And for the local jurisdictions who pay for those jail beds, needless pretrial incarceration costs billions each year, according to Justice Department estimates.
Bad food, insect bites, and missed school
As soon as Richardson held the new iPhone in her hands, she had mixed feelings, she recalls. She felt guilty about taking it from her neighbor, whom she saw every day. She remembered hearing that stolen iPhones are simple to track, so she feared being caught. As she stood in her house debating what to do next, two police officers came to her door. She handed them the phone. They handcuffed her and took her to central lockup.
Richardson was booked for felony burglary because the iPhone she'd taken was the newest version, with 32 gigabytes of memory, which put it over the $250 misdemeanor ceiling.
That evening, a magistrate judge set her bond, a $5,000 personal surety that allowed her to be released with the signature of a trusted person who pledged to pay the bond's value if she didn't return to court. Legally, that's the reason judges set bond: to ensure that defendants return to court to face their charges.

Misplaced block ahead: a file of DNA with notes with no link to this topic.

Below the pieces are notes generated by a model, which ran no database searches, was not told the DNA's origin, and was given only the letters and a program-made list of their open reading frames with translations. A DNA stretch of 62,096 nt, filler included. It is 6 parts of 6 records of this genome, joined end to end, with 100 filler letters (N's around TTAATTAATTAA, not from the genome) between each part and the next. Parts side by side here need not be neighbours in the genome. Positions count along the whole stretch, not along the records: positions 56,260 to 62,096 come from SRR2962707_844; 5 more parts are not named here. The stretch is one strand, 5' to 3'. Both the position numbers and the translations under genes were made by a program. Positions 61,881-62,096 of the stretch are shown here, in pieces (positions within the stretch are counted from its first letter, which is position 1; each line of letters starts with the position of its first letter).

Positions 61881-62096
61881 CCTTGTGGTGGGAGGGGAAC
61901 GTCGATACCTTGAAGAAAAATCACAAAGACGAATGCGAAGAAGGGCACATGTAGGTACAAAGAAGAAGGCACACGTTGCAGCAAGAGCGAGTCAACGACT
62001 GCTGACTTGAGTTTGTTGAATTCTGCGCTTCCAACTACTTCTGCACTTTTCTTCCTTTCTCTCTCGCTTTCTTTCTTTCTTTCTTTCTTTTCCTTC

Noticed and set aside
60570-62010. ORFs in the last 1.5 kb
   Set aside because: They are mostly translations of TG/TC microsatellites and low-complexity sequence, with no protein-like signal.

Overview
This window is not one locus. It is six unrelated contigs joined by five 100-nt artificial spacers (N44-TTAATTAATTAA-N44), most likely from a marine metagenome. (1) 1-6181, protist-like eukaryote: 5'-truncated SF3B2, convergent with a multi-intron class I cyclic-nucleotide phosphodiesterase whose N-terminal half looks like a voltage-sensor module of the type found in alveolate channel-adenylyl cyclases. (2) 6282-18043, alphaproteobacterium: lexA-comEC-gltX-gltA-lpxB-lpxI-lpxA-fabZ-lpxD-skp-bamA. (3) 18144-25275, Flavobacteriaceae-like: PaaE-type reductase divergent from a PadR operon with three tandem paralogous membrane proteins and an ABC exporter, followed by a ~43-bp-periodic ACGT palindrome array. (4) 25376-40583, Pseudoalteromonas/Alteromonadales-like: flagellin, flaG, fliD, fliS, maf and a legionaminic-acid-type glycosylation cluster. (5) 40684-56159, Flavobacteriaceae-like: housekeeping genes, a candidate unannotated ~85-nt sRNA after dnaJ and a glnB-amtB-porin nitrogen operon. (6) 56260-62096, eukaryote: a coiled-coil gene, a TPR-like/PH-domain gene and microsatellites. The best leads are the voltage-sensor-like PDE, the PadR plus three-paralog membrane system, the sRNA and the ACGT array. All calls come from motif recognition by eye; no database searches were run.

Richardson remembers the judge summarizing the surety concept, saying that her older sister could simply come "sign her out" in the morning. But in New Orleans, surety bonds carry a $200 administrative fee. And Richardson's family couldn't afford that. So her sister came in the morning, but left without her.
Days turned into weeks. This familiar wait is known to New Orleans inmates as "D.A. time," because state district attorneys have 60 days to decide whether to pursue a case.